8. JohnW2

    JohnW2

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    I may be wrong, but I took the OP's reference to a 'side garage' to be referring to a garage attached to the house - in which case not an 'outbuilding' that might require thought about earthing systems and no appreciable distance from the main house.

    Hopefully the OP can clarify - but none of that alters the advice that he should get an electrician involved before he does anything.

    Kind Regards, John
     
  9. SUNRAY

    SUNRAY

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    You will have included electrical arrangements in your planning application for converting a garage into a dwelling.
     
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  11. plugwash

    plugwash

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    You should certainly get an electrian involved to check the fine details and connect/certify the installation and it's probablly best if you get them involved before actually running in the cables, but that doesn't mean it's not a good idea to have a spec in mind first.

    Assuming the run length is not excessive I would suggest 16mm² 3 core SWA

    You want SWA so the cable doesn't have to be RCD protected.
    You could go two core but that then means relying on the armour as an earth which is something I'd personally rather avoid.
    Sizes above 16mm² can be awkward because the terminals on domestic earth bars (both separate and in CUs) are only designed for cables up to that size.
    You could possiblly go a little smaller but the savings aren't all that great and I'd rather have some margin.

    At the source end I would suggest splitting the tails and using a switchfuse to protect the SWA. This keeps the two systems as seperate as they can possiblly be while sharing a feed from the DNO.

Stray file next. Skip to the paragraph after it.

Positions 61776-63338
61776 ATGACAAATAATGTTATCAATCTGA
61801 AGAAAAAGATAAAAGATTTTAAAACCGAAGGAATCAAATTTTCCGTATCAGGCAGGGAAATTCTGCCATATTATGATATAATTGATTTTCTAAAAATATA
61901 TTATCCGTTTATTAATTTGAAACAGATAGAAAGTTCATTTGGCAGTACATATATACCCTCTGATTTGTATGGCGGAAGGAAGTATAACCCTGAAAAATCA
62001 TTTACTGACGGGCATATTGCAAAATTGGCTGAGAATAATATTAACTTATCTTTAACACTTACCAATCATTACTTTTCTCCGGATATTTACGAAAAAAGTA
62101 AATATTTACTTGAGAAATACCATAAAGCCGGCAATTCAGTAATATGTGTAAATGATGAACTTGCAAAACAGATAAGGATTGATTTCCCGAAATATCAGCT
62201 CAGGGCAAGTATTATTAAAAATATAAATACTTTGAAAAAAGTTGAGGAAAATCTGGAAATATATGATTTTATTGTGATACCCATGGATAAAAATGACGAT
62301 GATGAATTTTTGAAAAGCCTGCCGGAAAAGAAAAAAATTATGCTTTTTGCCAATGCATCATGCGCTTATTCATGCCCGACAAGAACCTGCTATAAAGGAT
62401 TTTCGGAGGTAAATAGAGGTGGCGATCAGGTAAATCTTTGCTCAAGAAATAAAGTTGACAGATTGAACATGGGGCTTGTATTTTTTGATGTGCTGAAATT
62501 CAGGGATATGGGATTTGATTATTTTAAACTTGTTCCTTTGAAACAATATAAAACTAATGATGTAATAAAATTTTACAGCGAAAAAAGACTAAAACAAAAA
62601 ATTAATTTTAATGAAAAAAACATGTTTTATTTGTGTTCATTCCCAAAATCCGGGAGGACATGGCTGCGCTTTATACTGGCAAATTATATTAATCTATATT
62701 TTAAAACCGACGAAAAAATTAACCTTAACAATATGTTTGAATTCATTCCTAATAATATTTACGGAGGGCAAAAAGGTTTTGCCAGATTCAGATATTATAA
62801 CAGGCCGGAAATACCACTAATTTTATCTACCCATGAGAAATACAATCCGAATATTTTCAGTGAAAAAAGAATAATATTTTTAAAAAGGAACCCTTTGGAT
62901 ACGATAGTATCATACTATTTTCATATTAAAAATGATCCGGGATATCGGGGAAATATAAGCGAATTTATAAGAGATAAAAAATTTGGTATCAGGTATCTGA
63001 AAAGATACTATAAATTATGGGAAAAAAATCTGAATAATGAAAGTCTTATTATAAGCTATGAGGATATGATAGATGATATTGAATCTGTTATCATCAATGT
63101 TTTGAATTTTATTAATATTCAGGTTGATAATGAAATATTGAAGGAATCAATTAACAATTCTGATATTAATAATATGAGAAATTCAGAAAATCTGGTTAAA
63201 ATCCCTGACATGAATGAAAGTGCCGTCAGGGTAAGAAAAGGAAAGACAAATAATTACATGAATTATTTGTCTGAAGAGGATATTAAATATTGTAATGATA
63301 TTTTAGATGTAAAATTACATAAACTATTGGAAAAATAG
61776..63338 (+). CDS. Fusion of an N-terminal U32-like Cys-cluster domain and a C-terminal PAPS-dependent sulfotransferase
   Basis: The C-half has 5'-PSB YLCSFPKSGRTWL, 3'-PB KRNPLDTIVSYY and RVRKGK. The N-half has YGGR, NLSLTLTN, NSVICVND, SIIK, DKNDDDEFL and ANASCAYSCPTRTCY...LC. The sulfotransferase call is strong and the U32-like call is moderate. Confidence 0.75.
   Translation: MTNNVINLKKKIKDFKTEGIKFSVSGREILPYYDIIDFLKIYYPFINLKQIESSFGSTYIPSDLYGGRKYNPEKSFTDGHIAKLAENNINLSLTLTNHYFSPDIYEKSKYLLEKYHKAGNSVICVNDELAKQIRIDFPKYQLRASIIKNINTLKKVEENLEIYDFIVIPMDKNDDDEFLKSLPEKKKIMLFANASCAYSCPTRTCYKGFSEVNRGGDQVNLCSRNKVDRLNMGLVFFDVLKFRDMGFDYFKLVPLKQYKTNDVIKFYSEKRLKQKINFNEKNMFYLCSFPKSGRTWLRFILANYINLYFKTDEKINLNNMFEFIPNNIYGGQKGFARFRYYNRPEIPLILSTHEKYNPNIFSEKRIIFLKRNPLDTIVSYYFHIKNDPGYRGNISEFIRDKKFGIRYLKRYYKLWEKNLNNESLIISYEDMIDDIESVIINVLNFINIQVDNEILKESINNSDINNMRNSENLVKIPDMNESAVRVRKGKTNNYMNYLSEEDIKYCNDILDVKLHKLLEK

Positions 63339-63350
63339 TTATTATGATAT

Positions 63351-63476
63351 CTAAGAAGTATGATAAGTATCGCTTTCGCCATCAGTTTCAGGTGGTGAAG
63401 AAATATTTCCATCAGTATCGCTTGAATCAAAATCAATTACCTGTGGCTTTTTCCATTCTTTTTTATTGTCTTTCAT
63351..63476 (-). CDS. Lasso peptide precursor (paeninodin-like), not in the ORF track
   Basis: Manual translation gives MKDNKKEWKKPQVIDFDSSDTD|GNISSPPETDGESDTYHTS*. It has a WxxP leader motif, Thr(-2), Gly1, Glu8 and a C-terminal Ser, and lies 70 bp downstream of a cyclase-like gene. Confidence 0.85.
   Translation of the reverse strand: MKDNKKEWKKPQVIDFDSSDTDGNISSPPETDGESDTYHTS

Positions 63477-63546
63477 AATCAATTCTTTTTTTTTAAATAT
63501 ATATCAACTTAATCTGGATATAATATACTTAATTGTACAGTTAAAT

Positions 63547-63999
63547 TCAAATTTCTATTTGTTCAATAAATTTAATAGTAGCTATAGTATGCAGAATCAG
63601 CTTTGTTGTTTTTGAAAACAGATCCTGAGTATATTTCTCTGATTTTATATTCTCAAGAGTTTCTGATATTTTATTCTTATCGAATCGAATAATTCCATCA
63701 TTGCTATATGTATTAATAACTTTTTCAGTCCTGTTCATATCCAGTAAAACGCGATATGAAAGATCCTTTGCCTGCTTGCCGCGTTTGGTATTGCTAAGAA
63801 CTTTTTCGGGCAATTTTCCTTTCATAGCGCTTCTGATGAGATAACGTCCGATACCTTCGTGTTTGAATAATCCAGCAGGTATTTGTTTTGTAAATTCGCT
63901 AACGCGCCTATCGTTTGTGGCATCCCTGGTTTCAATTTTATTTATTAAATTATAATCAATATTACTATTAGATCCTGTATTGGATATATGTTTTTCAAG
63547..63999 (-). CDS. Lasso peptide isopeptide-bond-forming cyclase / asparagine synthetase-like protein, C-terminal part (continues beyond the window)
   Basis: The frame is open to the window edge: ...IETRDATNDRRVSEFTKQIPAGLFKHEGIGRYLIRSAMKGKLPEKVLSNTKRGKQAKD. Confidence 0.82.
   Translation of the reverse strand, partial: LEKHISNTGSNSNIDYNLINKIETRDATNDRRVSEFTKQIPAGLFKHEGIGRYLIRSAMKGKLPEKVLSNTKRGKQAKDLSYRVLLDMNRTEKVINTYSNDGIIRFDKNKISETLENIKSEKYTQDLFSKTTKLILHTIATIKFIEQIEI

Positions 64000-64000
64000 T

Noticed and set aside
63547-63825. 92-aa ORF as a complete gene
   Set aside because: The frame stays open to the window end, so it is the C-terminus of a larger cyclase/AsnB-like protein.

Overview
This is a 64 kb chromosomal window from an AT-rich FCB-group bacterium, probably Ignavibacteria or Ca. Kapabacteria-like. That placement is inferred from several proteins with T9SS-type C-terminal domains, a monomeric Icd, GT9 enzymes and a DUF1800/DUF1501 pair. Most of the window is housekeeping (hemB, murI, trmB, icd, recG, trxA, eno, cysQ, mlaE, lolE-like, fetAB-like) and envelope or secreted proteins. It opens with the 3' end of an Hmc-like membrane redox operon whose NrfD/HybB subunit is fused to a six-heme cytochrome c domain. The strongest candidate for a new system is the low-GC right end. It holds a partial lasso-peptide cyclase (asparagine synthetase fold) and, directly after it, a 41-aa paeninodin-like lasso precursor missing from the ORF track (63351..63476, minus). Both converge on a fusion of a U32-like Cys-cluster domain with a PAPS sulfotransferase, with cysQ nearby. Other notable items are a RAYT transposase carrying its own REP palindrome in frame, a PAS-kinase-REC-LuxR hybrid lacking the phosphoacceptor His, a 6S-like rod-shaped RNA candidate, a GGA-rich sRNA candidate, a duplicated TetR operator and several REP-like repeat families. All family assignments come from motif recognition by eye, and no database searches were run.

12. markyd1

    markyd1

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    Ha Ha Ha Ha Ha no chance of any of that
     
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  13. SUNRAY

    SUNRAY

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    Very foolish... and is why I have ommotted to post any suggestion.

    EDIT: Or even omitted.
     
    Last edited: 18 Aug 2021
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  14. albaPhenom

    albaPhenom

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    What size of garage is it that you're converting into a "studio flat" for tenants?
     
  15. SUNRAY

    SUNRAY

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    The main reason I have omitted to comment about the electrics as a single garage is unlikely to be anywhere big enough for a dwelling space.
     
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  16. albaPhenom

    albaPhenom

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    It's actually getting beyond a joke now what people think they can squeeze other people into and then charge rent.

    Not that I know anything about this individual situation here but that's just a general thought from me.
     
  17. securespark

    securespark

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    It is (or will be) a Studio Flat.

    Matchboxes are deemed big enough for Studio Flats.......

    Guidelines are 37 sq m for a 1 person dwelling including kitchen space and shower room.

    Bed space should be 2.5m wide min, and ceiling height 2.3m min across 75% of the space.

    However, these numbers are not set in stone and smaller SC dwellings exist.